The Fleet Air Arm recently presented the first of an ongoing series of events dedicated to celebrating and inspiring innovation.
Based on the format of a reality TV show, the ‘Fleet Air Arm Shark Tank’ is an interactive forum where presenters brief a panel of their peers on their proposals for making their workplace more efficient.
While the forum aims to be a fast-paced and fun event, the intent is to offer all the opportunity to improve operations and contribution to the Navy warfighting effect.
From the initial innovation concepts submitted, two were chosen to present their ideas at the inaugural ‘Shark Tank’.
The first presenter was Deputy Fleet Aviation Officer Lieutenant Commander Gus Stretton, who presented a virtual reality training option to replace expensive and time consuming Flight Deck Marshaller training and certification.
The second presenter, Leading Seaman Aircraft Technician Avionics Shane Bell from Training Authority Aviation, provided justification for a scenario based training environment within the computer-aided maintenance management system.
Commander Fleet Air Arm Commodore Chris Smallhorn said he was impressed with the calibre of the suggestions the format had attracted.
“The aim is to encourage ideas and input from staff at all levels,” he said.
“We have, in my view, the best people Australia can offer and we have been furnished with the best equipment available in the world.
"When you put the best people and the best equipment together you get great capability – but we must be greater than the sum of our parts as there is no prize for second best in our business.
“Our rules and regulations give us a foundation of capability, but it is the innovative manner in which we approach our work that will be the offset to success.”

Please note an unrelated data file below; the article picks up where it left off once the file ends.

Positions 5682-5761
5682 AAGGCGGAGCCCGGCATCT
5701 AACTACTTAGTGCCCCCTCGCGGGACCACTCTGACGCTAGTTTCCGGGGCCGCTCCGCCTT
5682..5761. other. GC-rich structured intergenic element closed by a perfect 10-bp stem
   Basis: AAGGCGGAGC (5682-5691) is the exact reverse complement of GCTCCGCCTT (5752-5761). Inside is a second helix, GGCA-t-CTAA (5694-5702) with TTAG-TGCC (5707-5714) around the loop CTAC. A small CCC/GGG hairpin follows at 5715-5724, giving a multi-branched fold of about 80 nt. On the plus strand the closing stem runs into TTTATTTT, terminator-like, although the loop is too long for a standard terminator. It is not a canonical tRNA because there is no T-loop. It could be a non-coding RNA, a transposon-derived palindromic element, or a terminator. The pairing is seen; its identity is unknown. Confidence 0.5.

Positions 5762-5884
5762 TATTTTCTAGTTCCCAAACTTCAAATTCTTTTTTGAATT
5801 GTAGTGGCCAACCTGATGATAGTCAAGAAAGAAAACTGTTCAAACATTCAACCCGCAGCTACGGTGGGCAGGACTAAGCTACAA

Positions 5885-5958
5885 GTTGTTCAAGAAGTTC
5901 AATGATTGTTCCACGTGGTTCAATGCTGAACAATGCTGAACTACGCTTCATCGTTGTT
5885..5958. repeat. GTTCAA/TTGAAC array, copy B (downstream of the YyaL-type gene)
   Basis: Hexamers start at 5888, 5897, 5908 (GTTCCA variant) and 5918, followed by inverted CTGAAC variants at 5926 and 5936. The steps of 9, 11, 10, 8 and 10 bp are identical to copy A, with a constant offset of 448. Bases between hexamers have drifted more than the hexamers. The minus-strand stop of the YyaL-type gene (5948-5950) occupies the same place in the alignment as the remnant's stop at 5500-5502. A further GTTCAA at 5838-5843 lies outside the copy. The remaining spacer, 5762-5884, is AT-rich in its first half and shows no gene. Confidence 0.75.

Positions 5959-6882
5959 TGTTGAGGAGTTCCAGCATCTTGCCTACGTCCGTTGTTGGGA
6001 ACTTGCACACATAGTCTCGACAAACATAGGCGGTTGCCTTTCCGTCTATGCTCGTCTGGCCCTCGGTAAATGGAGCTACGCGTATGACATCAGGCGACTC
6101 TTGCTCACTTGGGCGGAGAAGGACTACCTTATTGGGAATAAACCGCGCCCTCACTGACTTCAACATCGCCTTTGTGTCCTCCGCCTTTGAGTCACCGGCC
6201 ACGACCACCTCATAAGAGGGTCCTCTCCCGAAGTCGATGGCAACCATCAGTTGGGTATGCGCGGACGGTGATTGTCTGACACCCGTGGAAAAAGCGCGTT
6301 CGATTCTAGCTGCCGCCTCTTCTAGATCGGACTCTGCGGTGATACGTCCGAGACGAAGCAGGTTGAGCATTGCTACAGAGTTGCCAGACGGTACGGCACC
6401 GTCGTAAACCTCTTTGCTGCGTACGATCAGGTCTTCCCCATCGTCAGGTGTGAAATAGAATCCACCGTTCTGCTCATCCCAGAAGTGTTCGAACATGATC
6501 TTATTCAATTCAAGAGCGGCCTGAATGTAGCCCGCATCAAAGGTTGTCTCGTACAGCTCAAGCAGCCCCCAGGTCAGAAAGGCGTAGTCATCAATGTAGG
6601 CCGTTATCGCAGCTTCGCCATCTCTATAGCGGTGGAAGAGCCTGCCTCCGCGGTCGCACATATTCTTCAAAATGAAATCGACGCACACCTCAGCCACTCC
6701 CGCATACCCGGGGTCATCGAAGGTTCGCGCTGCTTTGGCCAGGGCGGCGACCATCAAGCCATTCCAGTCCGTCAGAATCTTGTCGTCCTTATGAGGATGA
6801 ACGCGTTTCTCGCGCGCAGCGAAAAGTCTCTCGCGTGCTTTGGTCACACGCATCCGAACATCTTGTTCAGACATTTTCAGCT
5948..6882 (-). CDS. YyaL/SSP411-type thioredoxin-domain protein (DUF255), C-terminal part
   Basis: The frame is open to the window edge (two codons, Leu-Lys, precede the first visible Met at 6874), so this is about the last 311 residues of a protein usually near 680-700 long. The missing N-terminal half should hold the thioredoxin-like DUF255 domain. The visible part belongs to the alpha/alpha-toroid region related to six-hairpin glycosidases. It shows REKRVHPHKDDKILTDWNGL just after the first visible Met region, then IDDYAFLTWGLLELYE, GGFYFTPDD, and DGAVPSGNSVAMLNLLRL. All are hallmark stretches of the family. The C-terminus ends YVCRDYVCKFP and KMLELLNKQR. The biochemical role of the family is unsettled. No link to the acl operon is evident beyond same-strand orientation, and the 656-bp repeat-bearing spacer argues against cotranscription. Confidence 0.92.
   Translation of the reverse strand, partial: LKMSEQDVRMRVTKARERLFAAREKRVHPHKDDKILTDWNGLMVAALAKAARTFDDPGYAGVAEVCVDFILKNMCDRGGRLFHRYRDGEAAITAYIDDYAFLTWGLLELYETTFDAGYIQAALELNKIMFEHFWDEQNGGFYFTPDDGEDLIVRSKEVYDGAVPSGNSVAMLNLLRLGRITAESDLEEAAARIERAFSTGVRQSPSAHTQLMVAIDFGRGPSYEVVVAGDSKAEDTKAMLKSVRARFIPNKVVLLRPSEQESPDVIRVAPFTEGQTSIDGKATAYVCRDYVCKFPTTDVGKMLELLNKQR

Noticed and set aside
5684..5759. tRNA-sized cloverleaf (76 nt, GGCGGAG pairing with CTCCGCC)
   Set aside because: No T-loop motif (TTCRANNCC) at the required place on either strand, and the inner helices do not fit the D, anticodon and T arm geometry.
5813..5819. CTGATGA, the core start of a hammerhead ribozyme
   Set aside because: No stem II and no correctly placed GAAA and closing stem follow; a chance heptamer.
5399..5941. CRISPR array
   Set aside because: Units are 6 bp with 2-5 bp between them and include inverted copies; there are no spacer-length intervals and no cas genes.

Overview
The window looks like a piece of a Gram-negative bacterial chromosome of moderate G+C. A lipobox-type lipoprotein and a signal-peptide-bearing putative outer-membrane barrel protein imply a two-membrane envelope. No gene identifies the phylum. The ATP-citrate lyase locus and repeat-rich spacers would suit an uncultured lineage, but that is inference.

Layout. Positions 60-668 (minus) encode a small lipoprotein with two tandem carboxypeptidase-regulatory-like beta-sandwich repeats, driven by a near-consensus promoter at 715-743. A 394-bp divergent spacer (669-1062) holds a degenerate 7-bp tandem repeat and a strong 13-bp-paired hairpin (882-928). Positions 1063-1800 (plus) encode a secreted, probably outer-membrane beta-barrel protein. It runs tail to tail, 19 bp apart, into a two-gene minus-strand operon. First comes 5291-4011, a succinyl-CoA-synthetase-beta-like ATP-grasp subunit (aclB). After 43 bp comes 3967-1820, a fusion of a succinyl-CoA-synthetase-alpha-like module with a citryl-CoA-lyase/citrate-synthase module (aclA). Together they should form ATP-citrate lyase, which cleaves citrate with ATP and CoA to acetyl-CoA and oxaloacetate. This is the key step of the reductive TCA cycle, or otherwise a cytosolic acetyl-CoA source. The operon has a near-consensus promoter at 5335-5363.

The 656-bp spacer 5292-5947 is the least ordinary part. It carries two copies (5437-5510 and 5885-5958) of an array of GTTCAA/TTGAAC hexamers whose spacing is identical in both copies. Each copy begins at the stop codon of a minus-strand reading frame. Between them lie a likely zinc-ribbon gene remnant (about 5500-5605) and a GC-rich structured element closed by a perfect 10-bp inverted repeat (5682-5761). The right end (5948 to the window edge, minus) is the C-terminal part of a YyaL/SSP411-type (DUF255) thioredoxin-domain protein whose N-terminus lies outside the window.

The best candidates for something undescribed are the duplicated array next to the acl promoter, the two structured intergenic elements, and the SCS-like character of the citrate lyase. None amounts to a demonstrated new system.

He said that being the best is offering the opportunity for the team to think differently, continuously improve, to look at every day as an opportunity to be better tomorrow.
“This program is about giving people that opportunity to come up with an idea, something different, and drive it up into the hierarchy of the organisation for decision; it breaks down artificial barriers.
"The Fleet Air Arm has always been pretty good at finding smart ways to do business, but our innovative behaviours program, of which Shark Tank is a part, is about making good people great.
"In doing this, and building a strong culture of innovative behaviour we can and will be the best up threat maritime warfighters we can be,” Commodore Smallhorn said.
After much enthusiastic discussion by panel and audience Leading Seaman Bell’s suggestion was announced the most popular strategy.
The current management system tracks all maintenance conducted on an aircraft, but is unable to provide training in simulated scenarios without affecting the real data.
Leading Seaman Bell’s idea enables maintainers to use simulation to increase learning outcomes.
“Our proposal could put people in accurate, real life scenarios and then evaluate their performances and ensure everything is being done correctly,” he said.
"It would even allow us to throw the odd spanner into the works and see how they react.
“This would allow personnel to learn to use the system more efficiently in a simulated environment where mistakes would not risk the safety of the aircraft," he said.
Commodore Smallhorn praised both presentations, saying each had considerable merit.
“The bottom line is what we have here is a competing funding environment and that’s what you would expect in any business or any government agency.”
"Both ideas presented today are demonstrable in their ability to save money, so looking at them through that lens it is my job to find a way to get ideas like these forward.
“Looking at the workplace with both a business mind and a military mind is a wonderful combination. It means our nation gets the best value for money. It’s all about further developing the Fleet Air Arm and the Navy as a whole.”